To better understand authorities' road maintenance choices and what pavement preservation treatments are good for (and not good for), it helps to understand what’s beneath that top layer and how it can affect the overall state of the road. Below is a basic diagram of how most roads are constructed, a look at how they age, and the options available for common road conditions.
1 Wearing Course
This is the top layer that’s designed to provide a smooth riding and driving surface with enough abrasion to provide friction to our vehicle’s wheels for good traction, steering, and braking ability. As the name suggests, this top layer is expected to wear and can be restored many times over the lifetime of the road.
2 Base Course
This is a layer of asphalt that gives the top layer a firm base and takes most of the stresses given to the road by the traffic above. This layer’s thickness varies depending on the location and purpose of the road and the stresses it’s been designed to take. Some road failures begin here when anticipated traffic and loads are higher than those predicted.
This is a layer of granular material, usually compacted gravel, that divides the softer subgrade from the rigid base course. It serves several functions including acting as a drainage layer and general water manager, as well as a shock-absorber for the continuous stresses on the asphalt layers above. Serious road surface problems begin when cracks in the top layers allow too much water to get to this layer.
The first layer of a road that sits on raw earth and allows for some movement to help keep the layers solid above. This is the most important layer to the long-term success of the road. If it fails, the entire road will need to be rebuilt at substantial cost to taxpayers.
Sun, rain, traffic, utility work and the movement of the earth itself all take their toll on an asphalt road. Below are the main stages of the average asphalt road's 15-year lifetime without regular maintenance. (Click here to see how pavement preservation treatments extend the road's life and save tax dollars).
Several years into the road's life, the sun and elements begin to take their toll though at this stage it's mostly cosmetic.
Simple shrinking and swelling of the earth and the asphalt itself will cause minor cracks to appear. If left untreated, they will allow more severe problems to develop.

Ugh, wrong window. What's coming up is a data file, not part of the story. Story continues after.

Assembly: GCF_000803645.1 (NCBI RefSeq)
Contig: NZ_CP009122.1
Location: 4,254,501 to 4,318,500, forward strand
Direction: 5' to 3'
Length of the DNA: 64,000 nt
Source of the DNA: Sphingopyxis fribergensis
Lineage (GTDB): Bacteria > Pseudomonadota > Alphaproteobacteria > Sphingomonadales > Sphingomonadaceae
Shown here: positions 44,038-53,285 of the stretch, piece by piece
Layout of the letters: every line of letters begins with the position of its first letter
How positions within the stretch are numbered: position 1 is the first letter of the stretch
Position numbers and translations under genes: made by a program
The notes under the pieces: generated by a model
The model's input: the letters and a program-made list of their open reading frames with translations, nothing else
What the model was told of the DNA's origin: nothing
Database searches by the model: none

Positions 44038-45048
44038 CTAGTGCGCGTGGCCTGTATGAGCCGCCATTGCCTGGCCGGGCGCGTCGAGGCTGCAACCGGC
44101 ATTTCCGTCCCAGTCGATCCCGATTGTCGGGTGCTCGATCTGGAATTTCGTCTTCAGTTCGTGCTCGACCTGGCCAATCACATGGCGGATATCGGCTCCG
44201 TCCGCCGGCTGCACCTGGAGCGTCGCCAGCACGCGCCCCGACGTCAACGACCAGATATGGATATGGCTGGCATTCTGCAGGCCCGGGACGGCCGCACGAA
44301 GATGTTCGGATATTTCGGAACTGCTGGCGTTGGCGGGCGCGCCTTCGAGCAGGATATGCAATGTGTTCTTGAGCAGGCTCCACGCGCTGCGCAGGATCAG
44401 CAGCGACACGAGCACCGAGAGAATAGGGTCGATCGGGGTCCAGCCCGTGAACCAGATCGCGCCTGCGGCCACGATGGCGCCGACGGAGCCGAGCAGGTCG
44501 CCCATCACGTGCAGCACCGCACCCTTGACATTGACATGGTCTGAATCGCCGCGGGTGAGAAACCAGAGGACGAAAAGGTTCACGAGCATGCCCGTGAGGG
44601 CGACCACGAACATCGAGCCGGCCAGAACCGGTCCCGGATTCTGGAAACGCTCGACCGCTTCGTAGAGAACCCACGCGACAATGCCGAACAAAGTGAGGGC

Untreated cracks have become more severe. The road can still be fixed but is in danger of losing integrity below the surface.
Age and an ill-advised treatment over the initial alligatoring has led to more severe problems and this road will have to be rebuilt. Fortunately, there are modern technologies and practices that are greener and more cost-effective than those available in the past.
With tens of thousands of miles of road to maintain, state and local officials are constantly monitoring roads and applying what they learn to determine how best to keep them maintained. With ever-increasing demands and tight budgets, officials are also continuously looking for the best mix of paving products and techniques to help them achieve their goals. To accomplish this, they typically use a scale to grade roads and determine how best to maintain the system in their care (within the budgets they're required to do it in.) These are some of the most common road conditions we drive over every day and the various treatment choices to fix them.
Sound But Slick
This surface is doing well but the rock that gives the road texture and skid-resistance has become polished. Here, the most cost-effective treatment would be some type of preservation treatment depending on the budget, traffic, etc.
Cracks caused by the settling of the road running across the surface can be addressed with crack-sealing and a pavement preservation treatment.
Even if the friction rating is good on a road, bleaching can speed up its deterioration. An appropriate preservation treatment will not only make it look better, but will also protect it from further damage.
Minor Cracking and Delamination
This road may be able to be fixed with crack-sealing, patching and a pavement preservation treatment. It may also be time for milling and a thin asphalt overlay to fully restore the road.
Multiple asphalt overlays without milling on this road has led to a loss of correct surface geometry and created raised humps along the road's edges. Full depth reclamation, milling and new asphalt will fix this road.
Bad Utility Patching
This road has multiple, serious issues caused by age and improper patching by utility contractors. This area should be rebuilt with Full Depth Reclamation and a new asphalt surface.
Patches and Potholes and Cracks, oh my!
When a road starts to look like a patchwork quilt, it's time to mill it and put down some fresh asphalt. Just pave it!
Freshen Up The Old
Multiple years of treatments at this intersection are showing their age. But they're doing their job as evidenced by the lack of cracks. Time for fresh coat of latex micro, chip seal or slurry!
Slurry Pavers, Inc. 3617 Nine Mile Road, Richmond, VA 23223